Should You Let Wine Breathe

As an avid wine lover, I am aware that the discussion of whether or not to let wine “breathe” can ignite intense discussions among experts. Some contend that decanting or allowing wine to breathe helps …

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As an avid wine lover, I am aware that the discussion of whether or not to let wine “breathe” can ignite intense discussions among experts. Some contend that decanting or allowing wine to breathe helps it to fully develop and showcase its best flavors, while others believe it is not necessary and may even weaken the wine’s taste. In this piece, I will explore the scientific reasoning behind wine breathing and offer my own perspective and experiences on this topic.

The Science Behind Wine Breathing

When we talk about letting wine breathe, we are referring to the process of exposing the wine to air before serving it. This process can have a significant impact on the wine’s aromas and flavors. The primary reason why wine benefits from breathing is due to aeration.

When wine comes into contact with oxygen, several chemical reactions occur. One of the key reactions is the oxidation of certain compounds in the wine, such as tannins and sulfites. This process softens the harsh tannins, making the wine smoother and more enjoyable to drink. Additionally, the interaction with oxygen can enhance the wine’s aromas, allowing the subtle notes to emerge.

However, it’s important to note that not all wines benefit from extensive aeration. Delicate and aged wines, for example, can be quite sensitive to oxygen and may lose their flavors quickly if exposed to air for too long. On the other hand, young and robust wines often require more time to breathe in order to reach their full potential.

My Personal Experience

Over the years, I have experimented with allowing wines to breathe before serving, and I can confidently say that it can make a noticeable difference in certain cases. For bold, high-tannin red wines, such as Cabernet Sauvignon or Syrah, decanting for at least an hour can help soften the tannins and reveal the wine’s complexity.

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However, I have also encountered situations where letting the wine breathe seemed unnecessary or even detrimental. Lighter-bodied white wines, for example, may lose their delicate aromas if exposed to air for too long. In these cases, a few minutes of swirling in the glass might be sufficient.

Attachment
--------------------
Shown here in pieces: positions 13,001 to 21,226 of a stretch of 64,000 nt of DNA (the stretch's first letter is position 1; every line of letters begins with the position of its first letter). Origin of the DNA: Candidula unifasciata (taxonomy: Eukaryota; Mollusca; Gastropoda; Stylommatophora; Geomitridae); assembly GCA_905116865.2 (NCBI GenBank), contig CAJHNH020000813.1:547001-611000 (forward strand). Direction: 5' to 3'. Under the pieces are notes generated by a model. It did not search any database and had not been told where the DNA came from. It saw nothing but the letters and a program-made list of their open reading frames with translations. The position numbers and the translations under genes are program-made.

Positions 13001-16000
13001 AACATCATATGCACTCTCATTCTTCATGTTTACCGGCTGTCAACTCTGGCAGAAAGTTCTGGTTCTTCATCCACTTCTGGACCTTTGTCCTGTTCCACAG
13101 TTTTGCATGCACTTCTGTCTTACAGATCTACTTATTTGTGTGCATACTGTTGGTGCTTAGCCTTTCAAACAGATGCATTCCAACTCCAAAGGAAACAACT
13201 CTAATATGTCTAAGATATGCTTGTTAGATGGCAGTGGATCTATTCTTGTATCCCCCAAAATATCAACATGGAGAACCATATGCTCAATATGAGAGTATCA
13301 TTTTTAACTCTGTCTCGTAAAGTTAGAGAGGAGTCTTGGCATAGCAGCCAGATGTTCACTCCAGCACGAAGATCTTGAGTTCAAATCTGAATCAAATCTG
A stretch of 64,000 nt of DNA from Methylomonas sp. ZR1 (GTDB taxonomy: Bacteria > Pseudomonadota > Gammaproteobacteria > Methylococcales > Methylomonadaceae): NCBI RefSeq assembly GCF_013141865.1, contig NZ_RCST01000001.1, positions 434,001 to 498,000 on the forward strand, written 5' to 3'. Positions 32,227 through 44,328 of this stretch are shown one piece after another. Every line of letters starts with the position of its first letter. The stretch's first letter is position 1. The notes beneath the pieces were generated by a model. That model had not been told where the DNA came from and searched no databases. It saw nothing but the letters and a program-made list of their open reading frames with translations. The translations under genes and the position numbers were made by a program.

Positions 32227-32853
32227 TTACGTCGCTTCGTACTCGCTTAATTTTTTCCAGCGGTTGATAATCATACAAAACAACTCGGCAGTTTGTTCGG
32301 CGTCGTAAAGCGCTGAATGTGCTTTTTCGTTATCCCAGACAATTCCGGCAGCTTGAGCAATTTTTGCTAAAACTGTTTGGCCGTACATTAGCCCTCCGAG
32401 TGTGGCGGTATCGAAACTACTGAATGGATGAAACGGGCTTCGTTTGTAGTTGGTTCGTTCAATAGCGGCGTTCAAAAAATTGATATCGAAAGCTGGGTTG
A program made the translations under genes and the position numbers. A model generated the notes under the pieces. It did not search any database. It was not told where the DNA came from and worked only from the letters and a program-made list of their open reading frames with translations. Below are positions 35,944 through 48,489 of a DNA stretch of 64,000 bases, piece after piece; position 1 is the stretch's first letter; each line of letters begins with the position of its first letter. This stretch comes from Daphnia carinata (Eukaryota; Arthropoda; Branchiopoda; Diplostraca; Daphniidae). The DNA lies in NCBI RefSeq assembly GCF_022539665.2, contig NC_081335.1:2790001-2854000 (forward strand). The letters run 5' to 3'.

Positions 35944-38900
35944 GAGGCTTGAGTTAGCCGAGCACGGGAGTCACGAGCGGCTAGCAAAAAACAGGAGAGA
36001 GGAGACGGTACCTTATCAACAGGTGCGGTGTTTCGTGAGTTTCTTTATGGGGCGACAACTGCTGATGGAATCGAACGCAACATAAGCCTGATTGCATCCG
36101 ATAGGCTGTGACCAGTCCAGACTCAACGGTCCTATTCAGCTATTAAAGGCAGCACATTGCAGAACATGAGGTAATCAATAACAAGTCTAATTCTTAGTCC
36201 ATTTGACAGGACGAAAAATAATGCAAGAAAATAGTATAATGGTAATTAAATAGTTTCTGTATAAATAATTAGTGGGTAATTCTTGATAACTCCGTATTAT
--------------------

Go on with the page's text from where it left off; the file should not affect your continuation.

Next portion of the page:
Ultimately, the decision to let wine breathe should be based on the specific bottle and your personal preferences. It’s worth noting that not all wines require decanting or extensive aeration. Some wines are ready to drink upon opening the bottle, while others may benefit from a brief period of swirling in the glass. It’s all about finding the right balance.


In the end, the decision to let wine breathe is a matter of personal preference and experimentation. While there is scientific evidence to support the benefits of aeration, it’s important to consider the characteristics of the wine in question. By paying attention to the wine’s age, varietal, and intensity, you can determine whether or not it will benefit from breathing.

As a wine lover, I encourage you to explore and experiment with different wines and their breathing techniques. Don’t be afraid to trust your palate and try different approaches. After all, the joy of wine lies in its diversity and the endless possibilities it offers to our senses.

John has been a hobbyist winemaker for several years, with a few friends who are winery owners. He writes mostly about winemaking topics for newer home vintners.
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